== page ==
At first, I was a bit dissapointed (It's awful to say that), but then when I thought of it as top percentile - top 21% is pretty darn good. And thinking back now, I'm happy just to have done it.

Overall impressions:
I really, really enjoyed myself. The course was well laid out for first-timers, and the way that it looped like a figure 8 for the bike and the run, was great because that meant I was passing through the crowd at the start/finish line often, and could see and hear Guylaine cheering each time. The crowd was really great too - it's an odd feeling (but very warming feeling) being cheered on by complete strangers. Racing down Montreal road (all closed off) felt neat. The volunteers at every road intersection, and at the corners of the race course were all exellent, and it was so nice of them to have helped out.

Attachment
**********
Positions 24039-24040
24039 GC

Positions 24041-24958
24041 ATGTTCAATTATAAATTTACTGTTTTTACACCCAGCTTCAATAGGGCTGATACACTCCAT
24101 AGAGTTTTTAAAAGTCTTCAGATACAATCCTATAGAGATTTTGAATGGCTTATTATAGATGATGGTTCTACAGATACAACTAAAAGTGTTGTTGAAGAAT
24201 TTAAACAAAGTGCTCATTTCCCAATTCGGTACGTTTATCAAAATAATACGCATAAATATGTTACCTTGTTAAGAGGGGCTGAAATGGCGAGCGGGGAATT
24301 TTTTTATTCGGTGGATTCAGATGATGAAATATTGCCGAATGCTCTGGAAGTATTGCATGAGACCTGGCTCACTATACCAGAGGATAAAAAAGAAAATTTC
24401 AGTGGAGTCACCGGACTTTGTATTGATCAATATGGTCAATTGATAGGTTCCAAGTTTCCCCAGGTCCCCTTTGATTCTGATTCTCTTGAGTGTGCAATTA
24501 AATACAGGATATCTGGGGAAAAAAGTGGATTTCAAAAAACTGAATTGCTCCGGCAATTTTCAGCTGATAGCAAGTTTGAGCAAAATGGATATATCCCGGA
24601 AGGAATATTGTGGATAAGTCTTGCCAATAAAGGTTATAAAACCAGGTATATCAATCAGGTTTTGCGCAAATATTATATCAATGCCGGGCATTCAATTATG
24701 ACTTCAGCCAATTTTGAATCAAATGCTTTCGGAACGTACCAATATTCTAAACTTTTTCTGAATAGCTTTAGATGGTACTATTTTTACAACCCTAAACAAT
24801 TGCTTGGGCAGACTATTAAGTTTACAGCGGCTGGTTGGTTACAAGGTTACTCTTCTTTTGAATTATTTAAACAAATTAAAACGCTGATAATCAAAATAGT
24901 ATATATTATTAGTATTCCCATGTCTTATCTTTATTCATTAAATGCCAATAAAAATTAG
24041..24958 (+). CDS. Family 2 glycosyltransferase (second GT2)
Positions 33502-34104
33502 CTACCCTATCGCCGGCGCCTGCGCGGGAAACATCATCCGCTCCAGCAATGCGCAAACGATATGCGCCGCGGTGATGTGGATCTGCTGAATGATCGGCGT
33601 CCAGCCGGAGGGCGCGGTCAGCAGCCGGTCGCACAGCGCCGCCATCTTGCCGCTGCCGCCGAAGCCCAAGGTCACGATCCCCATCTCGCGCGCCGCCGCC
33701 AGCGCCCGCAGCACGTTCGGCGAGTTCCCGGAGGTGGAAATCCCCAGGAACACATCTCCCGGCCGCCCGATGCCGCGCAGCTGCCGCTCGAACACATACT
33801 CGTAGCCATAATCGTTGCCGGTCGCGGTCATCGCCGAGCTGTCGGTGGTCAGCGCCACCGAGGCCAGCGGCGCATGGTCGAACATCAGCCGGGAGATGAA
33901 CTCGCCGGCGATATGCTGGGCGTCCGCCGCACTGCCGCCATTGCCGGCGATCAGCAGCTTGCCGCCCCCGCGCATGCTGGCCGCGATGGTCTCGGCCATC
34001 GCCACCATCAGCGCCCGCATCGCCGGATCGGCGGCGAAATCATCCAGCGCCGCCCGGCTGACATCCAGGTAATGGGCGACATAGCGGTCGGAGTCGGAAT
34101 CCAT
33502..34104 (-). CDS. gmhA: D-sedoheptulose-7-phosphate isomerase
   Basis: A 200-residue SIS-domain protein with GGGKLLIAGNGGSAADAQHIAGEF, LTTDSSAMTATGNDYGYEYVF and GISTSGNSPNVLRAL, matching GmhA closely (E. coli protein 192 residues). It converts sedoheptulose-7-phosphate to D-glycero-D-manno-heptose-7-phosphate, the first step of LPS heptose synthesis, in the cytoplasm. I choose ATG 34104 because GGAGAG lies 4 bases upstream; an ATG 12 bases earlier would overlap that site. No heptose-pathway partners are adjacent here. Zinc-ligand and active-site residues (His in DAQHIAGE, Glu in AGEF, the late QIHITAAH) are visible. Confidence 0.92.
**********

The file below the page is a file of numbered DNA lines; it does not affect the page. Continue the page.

Lessons Learned:

  1. Learn how to swim a straight line! Check a bit more often to see where the swim line is.
  2. Don't take so much time in the first transition area.
  3. Sometimes on the bike, I would catch myself dreaming a bit, and I'd have to say, "Hey- wake up, this is a race!"
  4. Try and pay more attention to who is in my race category
  5. Get bike set up in T-Zone earlier
  6. If possible, get a feel for the interim distances along the running course

What I did right:

  1. Put my goggles on under my swim cap, so as not to get them kicked off
  2. Practiced putting on my shirt with the number on it
  3. Bought some aerobars ($30 from Pecco's), and practiced with them - I'm sure they helped my bike time by almost 10%
  4. Trained all summer (I was comfortable with all of the distances, and had run/bike/run experience from Thursday night Duathlons)
  5. Thanked volunteers along the way
  6. Acknowledged the crowd (smiled and said thanks whenever I could)

Next Year:
I know for sure I want to do this event next year - maybe even the Team Sprint event - I'll do the swim, Guylaine can bike, and either myself or someone else can do the run.